Hip
Hip,

You'er correct. That's the problem I had with the first mold and sent back to Lyman for a replacement. So far I am not completely sold on gas checks.

I also tried Hunter's cast bullets with no gas check and the accuracy was poor.
I know it's not my gun because I pulled out 170 Sierra's and shot a 6 round with excellent accuracy. Made me wonder why I was using cast bullets.

I am preping cases today. Too windy for my burner to heat the melting pot.

Bert
 

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blue today said:
I size the bullet at .311 using Lee’s seizer and bullets drops .3105 to .311. Cases are trim to 2.032 and were once fired cases. The 336 Marlin rifle is micro grove barrel using a 3 X 9 Leupold scope.
Would those measurements be before or after sizing? With a .311 sizer, the bullet from the mold should be .3115 or greater. If the mold casts smaller than that, you can vary the alloy and the heat to produce fatter bullets. After sizing, the diameter of the bullets ( measured above the gas check ) should be exactly the same. The sizing die should be touching the entire circumference of the bullet. When sizing, if the force needed to size a bullet is less the others, it is probably undersized.
Undersized bullets can cause flyer's.
Note: My lee .311 die sizes at .3115".
M.
 

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Discussion Starter #18
80hp said:
Would those measurements be before or after sizing? With a .311 sizer, the bullet from the mold should be .3115 or greater. If the mold casts smaller than that, you can vary the alloy and the heat to produce fatter bullets. After sizing, the diameter of the bullets ( measured above the gas check ) should be exactly the same. The sizing die should be touching the entire circumference of the bullet. When sizing, if the force needed to size a bullet is less the others, it is probably undersized.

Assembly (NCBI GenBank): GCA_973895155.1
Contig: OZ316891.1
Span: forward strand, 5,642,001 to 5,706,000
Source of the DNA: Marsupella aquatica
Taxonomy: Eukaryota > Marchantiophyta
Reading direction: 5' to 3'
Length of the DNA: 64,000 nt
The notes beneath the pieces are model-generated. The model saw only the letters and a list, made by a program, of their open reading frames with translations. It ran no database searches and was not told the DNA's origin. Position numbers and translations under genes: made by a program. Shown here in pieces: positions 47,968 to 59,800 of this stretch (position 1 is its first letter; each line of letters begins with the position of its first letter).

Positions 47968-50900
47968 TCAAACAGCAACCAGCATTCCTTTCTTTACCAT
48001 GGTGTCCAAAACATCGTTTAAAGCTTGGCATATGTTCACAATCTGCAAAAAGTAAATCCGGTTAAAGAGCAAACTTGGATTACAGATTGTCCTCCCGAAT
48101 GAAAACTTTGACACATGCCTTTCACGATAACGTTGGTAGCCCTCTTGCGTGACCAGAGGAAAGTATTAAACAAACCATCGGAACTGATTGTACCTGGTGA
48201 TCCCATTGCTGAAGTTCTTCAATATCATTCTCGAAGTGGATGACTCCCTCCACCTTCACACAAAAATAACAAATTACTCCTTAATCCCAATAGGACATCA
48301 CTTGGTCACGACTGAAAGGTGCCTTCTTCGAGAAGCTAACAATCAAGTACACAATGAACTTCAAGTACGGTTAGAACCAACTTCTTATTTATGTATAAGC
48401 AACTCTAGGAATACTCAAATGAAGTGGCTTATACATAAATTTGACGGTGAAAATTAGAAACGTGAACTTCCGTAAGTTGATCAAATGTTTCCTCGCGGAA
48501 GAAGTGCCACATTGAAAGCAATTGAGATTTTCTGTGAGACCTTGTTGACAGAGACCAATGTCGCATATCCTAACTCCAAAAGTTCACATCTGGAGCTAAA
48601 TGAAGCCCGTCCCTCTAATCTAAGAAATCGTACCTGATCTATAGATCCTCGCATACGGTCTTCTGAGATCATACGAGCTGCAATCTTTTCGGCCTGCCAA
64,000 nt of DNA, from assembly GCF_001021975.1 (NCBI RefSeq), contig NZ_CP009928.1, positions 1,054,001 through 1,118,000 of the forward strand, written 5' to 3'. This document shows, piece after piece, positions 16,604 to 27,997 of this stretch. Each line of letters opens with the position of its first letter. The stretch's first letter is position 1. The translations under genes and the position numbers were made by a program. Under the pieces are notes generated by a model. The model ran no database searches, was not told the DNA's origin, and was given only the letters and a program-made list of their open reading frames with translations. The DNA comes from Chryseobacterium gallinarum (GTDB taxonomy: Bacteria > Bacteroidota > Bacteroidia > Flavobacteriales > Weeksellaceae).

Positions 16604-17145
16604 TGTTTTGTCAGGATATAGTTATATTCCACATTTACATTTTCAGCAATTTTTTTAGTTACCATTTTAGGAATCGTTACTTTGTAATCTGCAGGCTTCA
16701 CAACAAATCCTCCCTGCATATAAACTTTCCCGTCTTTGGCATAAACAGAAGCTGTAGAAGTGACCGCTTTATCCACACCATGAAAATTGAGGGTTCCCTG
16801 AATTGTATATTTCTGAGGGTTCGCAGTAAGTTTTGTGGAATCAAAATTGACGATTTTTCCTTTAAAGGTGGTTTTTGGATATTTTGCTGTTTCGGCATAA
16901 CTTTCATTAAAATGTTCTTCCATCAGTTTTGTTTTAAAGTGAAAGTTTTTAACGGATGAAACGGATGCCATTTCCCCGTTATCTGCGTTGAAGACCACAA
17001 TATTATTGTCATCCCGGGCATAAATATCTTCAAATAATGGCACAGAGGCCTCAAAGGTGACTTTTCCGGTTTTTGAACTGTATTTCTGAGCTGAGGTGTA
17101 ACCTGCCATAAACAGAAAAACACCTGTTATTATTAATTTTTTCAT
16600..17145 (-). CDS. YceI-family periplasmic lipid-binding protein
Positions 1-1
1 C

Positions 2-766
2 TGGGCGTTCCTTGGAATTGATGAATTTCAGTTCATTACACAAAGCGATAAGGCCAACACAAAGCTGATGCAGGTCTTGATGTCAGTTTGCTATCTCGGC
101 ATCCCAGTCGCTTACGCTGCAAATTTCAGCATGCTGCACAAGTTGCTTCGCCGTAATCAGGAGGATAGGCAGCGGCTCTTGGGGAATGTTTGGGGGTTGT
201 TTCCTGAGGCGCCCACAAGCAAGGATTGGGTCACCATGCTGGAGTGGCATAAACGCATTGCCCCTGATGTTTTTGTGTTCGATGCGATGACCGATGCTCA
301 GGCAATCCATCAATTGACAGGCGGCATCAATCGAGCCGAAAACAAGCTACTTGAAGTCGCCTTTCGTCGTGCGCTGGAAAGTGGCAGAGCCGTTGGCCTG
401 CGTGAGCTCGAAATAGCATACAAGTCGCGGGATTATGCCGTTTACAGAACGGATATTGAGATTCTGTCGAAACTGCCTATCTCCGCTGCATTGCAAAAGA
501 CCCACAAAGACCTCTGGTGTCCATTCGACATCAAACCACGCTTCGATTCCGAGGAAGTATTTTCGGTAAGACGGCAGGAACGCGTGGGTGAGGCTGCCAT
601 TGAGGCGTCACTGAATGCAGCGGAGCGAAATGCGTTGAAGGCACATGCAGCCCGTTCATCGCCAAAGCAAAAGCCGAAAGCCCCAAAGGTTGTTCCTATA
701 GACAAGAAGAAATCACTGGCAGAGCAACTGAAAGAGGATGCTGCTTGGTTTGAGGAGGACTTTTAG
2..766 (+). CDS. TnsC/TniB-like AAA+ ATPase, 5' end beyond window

Undersized bullets can cause flyer's.
Note: My lee .311 die sizes at .3115".
M.
Like I said bullet drops from .3105 to .311, a bit out of round at the seams. I am going to cast a new batch paying more attention to detail, like this.

Thanks 80
 

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Sounds like your molds need to be cleaned and the pins are not aligning the blocks properly, they might need to be extended out a tad. Running through a sizer will make the bullet straight and round but it should not be even noticeable "out of round" before sizing and a properly cast bullet should be able to be shot as is but sizing makes for better consistency.
 

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"So far I am not completely sold on gas checks."

I'm thinking your problem may not be the gas checks, but the bullet you're working with. :eek: case in point. My pet loads for the 30-30 with cast bullets use either the Lyman #311291 or the RCBS #30-180-FN. The Lyman bullet runs at 175 gr. and the RCBS 190 gr. in my alloy. Altogether, those two bullets have accounted for 17 deer. The one Lyman bullet that has not shot worth spit regardles of how I load it is their #31141 now number #311041 IIRC. I got generally the same results as yours with #31141. I have two Lyman Molds and a clone by NEI and none of them will shoot worth spit in any of my .30 caliber rifles. Any other mold that might be suitable for use in a 30-30 has shot with more than acceptable results.
Many others have said they got great results with that bullet but in better than 25 years of trying off and on, I still haven't been able to get them to shoot into any semblance of a group.
At this point I'm only guessing as you didn't give a mold number for me to work with.
FWIW, I size my bullets to .310" and they shoot just fine with the exception of #31141.
Paul B.